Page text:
• Use the right extinguisher: If you need to put out a substation fire in your immediate area, use either a Type BC or a Type ABC fire extinguisher to smother the flames. Do not under any circumstances use water to extinguish an electrical fire — water can cause the fire to spread more and increase the risk of shock or electrocution.
  • Monitor the site: Watch for oil runoff, and direct it away from water sources like surface waters or catch basins. Oil spill containment solutions can help you trap runoff before it can escape your site.

An incident response plan can help you minimize risk by assigning everyone a specific role in responding to a fire. Once you have an established plan, it’s important to clearly communicate this information to your staff so they know what to do in the event of an emergency.

The Importance of Preventative Maintenance

As with any mechanical or electric system, taking the proper precautions to prevent transformer fires is just as important as knowing how to respond to one. Implementing preventative maintenance schedules for all the equipment at your substation helps reduce your risk of a fire, potentially saving you thousands in lost equipment costs.

Regular inspection and maintenance of your job site can help you catch issues early on, so you can eliminate potential hazards before they can cause a fire. You should also regularly test any alarms and notification devices you have to ensure they’ll alert the appropriate personnel as soon as an emergency strikes.

Following a preventative maintenance schedule is also essential for compliance with key industry regulations, such as the Environmental Protection Agency’s Spill Prevention, Control, and Countermeasure mandate. This rule requires qualifying electrical services facilities to implement site-specific incident response plans that limit the potential for transformer insulation oil to escape.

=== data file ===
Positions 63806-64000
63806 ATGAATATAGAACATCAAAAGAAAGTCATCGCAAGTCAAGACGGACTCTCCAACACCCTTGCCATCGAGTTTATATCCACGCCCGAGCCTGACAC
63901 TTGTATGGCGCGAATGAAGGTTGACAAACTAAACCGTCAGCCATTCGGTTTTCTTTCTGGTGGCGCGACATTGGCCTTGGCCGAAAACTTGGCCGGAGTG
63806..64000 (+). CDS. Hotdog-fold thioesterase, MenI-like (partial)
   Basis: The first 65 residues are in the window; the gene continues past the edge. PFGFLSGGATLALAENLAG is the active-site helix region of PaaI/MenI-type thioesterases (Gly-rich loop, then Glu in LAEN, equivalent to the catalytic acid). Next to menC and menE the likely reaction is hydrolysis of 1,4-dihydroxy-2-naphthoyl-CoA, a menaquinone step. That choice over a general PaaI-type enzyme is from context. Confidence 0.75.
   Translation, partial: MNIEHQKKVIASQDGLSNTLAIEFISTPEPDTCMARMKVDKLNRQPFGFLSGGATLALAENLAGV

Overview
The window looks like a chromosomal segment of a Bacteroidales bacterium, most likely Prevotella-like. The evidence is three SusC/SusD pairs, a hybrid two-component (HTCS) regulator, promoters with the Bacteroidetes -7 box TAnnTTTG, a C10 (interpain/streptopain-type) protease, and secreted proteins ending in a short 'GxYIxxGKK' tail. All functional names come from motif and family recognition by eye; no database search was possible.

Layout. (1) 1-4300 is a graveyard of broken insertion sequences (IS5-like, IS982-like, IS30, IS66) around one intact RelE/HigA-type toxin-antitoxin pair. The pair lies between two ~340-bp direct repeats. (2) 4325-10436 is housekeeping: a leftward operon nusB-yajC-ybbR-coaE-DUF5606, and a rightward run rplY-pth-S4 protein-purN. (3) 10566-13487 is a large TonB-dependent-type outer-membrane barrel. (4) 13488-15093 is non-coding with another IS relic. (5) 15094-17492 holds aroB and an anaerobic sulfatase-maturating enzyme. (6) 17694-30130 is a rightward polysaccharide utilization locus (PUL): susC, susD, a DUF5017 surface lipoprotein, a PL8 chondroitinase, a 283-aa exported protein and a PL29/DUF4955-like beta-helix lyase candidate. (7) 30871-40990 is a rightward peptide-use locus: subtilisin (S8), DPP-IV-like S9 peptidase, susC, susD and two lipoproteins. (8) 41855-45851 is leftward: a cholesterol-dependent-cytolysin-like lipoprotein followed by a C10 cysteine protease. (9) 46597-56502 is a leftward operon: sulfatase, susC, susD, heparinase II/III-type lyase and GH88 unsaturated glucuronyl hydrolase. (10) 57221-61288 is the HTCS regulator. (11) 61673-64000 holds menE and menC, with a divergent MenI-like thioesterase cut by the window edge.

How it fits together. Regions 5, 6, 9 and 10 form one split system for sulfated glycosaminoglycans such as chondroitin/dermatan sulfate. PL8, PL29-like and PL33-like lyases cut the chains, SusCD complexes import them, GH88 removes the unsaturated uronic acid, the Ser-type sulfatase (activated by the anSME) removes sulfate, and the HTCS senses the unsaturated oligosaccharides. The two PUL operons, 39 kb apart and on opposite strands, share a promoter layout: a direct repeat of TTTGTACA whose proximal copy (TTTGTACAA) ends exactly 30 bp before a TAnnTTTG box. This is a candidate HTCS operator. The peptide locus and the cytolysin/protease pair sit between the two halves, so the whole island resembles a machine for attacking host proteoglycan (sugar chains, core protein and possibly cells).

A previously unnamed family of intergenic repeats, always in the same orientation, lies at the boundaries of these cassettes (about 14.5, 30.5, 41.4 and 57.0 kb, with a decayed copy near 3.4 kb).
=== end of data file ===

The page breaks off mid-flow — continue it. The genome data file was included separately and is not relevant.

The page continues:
Installing a well-designed, properly maintained fire suppression system is a key part of the response plan for most substations.

How a Fire Suppression System Can Reduce Your Risk

Installing a fire suppression system can help you minimize your potential for injury and damage if a fire breaks out. It can also reduce your risk of prolonged outages, which can keep overall financial losses low.

An oil containment solution designed for electrical facilities, like the StoneQuench™ LHD® Grating System, is a key component in any fire suppression system. Now available in the United States, this system has improved fire safety precautions in European substations for decades.

By restricting airflow and blocking UV rays from entering the oil containment pits, our low-hole density (LHD) solution accelerates the rate at which the fire dies. The low-density holes keep flammable dirt and debris out of the pit, which increases the system’s flame retardancy.

The system’s galvanized steel structure provides exceptional durability, and overall maintenance requirements are virtually zero thanks to its streamlined design.

Contain Substation Fires With Solidification Products International, Inc.

Contain Substation Fires With Solidification Products International, Inc.

If your facility needs a solution that will enhance its ability to suppress transformer fires, the experts at SPI can help. Our engineers will work with you to create a solution tailored to your facility’s unique specifications, and we’ll ship it directly to your job site with all included supports, so you can install it in as few as three hours.

Contact us today for more information about the StoneQuench™ LHD® Grating System, or any of our other oil containment solutions.